“I never learn anything from conversations with my Indonesian colleagues or other Indonesians. They speak far too fast and I just can't understand a word they're saying - not a word. That's why I've given up even trying to speak Bahasa Indonesia in my day-to-day life."
Yes, we hear you . . . just as we've heard thousands of other LSI students before you.
But, at the risk of sounding "cold-hearted," we must tell you that we're not particularly sympathetic to the problem. In our view, it's just one more excuse students use to throw in the towel and give up on their Indonesian language studies.
What if we told you that your listening skills in Bahasa Indonesia are directly related to how much you speak Bahasa Indonesia?
Would it shock you to know that you'll hear more Bahasa Indonesia if you speak more Bahasa Indonesia?
This may seem illogical, but it's true! Speak more and you'll hear more. To illustrate the point, consider this :
When you first started your Indonesian language studies, you were introduced to the most common Indonesian phrases: selamat pagi, terima kasih, apa kabar? etc. Do you have any trouble hearing these phrases when an Indonesian uses them? Of course you don't. Why not?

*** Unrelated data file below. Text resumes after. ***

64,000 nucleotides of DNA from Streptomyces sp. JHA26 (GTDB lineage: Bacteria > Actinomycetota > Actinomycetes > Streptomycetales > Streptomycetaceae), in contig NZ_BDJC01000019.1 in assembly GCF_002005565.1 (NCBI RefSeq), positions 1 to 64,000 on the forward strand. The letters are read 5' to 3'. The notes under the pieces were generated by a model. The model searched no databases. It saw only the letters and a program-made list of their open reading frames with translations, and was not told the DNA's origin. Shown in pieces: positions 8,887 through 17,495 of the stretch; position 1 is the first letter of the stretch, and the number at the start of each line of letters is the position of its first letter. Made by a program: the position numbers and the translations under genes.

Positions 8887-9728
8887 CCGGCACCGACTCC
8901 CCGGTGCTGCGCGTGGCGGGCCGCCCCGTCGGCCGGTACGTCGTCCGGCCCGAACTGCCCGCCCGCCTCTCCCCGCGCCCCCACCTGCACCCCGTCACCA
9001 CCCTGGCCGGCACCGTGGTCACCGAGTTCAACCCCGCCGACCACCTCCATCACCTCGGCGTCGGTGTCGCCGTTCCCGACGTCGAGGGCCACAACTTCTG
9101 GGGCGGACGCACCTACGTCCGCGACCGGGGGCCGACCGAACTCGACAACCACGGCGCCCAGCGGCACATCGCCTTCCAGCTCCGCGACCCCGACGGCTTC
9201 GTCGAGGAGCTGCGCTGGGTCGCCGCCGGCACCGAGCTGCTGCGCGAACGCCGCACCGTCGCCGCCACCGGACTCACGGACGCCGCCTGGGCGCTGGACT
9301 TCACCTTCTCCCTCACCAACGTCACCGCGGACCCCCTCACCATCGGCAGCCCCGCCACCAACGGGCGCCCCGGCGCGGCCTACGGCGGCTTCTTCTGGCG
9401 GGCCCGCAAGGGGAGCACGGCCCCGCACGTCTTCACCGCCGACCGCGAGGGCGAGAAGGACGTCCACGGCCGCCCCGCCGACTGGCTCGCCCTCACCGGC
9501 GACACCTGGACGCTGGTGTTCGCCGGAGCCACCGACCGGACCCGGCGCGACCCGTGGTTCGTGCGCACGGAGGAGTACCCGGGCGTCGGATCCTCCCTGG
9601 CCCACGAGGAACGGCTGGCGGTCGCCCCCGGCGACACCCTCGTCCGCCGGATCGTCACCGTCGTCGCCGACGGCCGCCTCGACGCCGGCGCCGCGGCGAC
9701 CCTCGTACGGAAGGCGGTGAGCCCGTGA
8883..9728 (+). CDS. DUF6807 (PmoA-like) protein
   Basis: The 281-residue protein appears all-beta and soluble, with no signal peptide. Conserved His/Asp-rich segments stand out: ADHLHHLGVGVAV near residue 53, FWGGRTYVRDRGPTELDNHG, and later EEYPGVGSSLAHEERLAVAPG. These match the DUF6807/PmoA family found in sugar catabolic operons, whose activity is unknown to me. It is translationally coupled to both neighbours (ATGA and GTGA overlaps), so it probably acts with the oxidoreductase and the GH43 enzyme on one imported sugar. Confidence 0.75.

Because you speak these phrases many times, each and every day. As a consequence, you've become extremely familiar with the phrases and you yourself speak them very quickly. Therefore, you can always hear them when Indonesians use them . . . regardless of their accent, regardless of how clearly or accurately they say the words, and regardless of how quickly they speak.
On the other hand, you may find it more challenging to hear a rupiah amount when it's blurted out quickly by the cashier at the supermarket. Is this because you don't understand Indonesian numbers? No, you probably know your numbers very well.
The problem is that you're not speaking numbers every day. As a consequence, you haven't become as familiar with numbers as you have with common phrases, and you've never learned to speak numbers quickly. Therefore, it's not easy for you to hear numbers when they're spoken quickly by others.
The lesson for today is a simple one :
You don't need to tell Indonesians to slow down their speaking. You need to speed up your listening. To do that, just speak more!
The more you speak, the more familiar you'll become with the phrases you're using. The more familiar you become with the phrases you're using, the quicker you'll speak them. And the quicker you speak them, the easier it will become to hear them when they're spoken quickly by others.
Your ability to hear the language will grow with familiarity. And familiarity will grow with repeated usage. Put simply: SPEAK MORE AND YOU'LL HEAR MORE.
Selamat belajar, happy studying.